Spotlight: Jeff Ehrenkranz
Published November 17, 2008
Fifteen-year Octagon veteran Jeff Ehrenkranz was recently elevated to senior vice president of the agency’s marketing solutions group. He was previously in charge of the music and entertainment division. Early in his career Ehrenkranz focused on Octagon’s Olympic sponsorship program, working in Tokyo, London, Sydney and Athens offices before returning to the U.S. Ehrenkranz spoke to staff writer Brandon McClung.
New title: Senior vice president, North American Marketing Solutions Group, Octagon
First job: In high school I was a sportswriter for the local newspaper
College education: Bachelor of science, Tufts University (1994); MBA, Columbia University (2007)
Resides: Westport, Conn., with wife Brianne
Grew up: Guilford, Conn.
Executive most admired: Frank Craighill, co-founder, Advantage International
Brand most admired: ESPN
Favorite vacation spot: Colorado
Last book read: “Oil,” by Upton Sinclair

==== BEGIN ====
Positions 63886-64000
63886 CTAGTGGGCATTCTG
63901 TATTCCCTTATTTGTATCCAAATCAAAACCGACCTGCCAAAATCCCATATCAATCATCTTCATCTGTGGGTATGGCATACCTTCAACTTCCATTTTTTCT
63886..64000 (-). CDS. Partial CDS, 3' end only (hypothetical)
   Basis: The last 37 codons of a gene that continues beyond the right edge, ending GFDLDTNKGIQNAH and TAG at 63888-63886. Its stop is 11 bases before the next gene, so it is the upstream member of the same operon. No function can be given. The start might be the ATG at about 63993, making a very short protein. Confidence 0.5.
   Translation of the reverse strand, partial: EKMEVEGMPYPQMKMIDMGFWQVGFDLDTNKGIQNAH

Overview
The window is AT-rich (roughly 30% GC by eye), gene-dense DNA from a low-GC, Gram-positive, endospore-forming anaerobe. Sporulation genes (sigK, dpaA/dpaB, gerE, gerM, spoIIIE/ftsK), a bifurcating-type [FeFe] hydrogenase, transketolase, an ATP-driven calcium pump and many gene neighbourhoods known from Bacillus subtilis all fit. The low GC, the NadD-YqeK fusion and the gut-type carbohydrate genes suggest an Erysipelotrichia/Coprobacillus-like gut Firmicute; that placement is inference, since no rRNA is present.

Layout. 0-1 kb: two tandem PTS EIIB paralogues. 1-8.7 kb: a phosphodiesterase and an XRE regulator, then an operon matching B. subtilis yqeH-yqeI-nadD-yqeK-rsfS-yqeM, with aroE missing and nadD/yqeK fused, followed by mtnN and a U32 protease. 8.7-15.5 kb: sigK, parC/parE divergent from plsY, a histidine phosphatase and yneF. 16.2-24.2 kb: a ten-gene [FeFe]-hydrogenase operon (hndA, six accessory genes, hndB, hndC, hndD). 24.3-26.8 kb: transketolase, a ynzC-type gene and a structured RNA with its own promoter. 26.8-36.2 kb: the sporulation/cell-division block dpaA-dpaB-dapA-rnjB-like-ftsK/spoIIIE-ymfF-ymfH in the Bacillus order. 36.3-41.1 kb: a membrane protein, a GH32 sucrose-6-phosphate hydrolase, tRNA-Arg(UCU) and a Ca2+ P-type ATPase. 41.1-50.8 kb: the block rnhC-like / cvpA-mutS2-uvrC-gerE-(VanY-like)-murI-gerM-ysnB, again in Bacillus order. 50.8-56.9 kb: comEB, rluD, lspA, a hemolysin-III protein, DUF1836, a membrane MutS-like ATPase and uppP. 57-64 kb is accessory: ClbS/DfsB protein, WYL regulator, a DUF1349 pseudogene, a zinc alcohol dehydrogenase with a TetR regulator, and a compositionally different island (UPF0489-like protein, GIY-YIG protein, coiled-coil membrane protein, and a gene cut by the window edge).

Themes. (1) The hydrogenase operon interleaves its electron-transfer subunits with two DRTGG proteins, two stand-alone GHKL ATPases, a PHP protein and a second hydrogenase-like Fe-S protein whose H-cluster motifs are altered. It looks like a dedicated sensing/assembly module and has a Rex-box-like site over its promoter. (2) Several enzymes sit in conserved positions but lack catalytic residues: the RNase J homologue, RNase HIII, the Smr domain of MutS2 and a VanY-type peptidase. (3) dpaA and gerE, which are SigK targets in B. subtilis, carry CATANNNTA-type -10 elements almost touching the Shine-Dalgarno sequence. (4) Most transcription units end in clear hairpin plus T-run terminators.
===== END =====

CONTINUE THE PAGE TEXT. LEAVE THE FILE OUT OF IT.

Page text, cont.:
Last movie seen: “21”
Favorite movie: “Tommy Boy”
Favorite musician: U2
What will be the biggest challenge in your new
Highlighting the individual specialized services that Octagon can offer to clients and potential clients while looking like one cohesive agency.
What is your
biggest professional accomplishment?
Watching and being a part of this company’s growth while maintaining the culture we had the day I started of a small entrepreneurial team-first, client-first agency.
What is the
biggest risk you’ve taken in your career?
Moving to Japan three years into the business without a huge support network in Tokyo and a new client that I had not worked with before. It has been by far the most rewarding thing I have done in my career. The skills that I learned and the opportunity to work within a different culture and with people who learn and think differently, I think, have benefited me since the day I landed in Tokyo.
What is one story you are continuing to watch in
the sports world today?
How the economy and how the companies and brands that are being most affected — auto industry and financial industry — and how the sports properties are going to evolve and deal with lost revenues from those key categories.
What is the one element you would like to see
changed about the sports industry?
To see the industry do a better job providing broad opportunities for people with different experiences, from people coming from different backgrounds. We are still a new industry and by continuing to pull people with diverse backgrounds into sports the industry as a whole will benefit.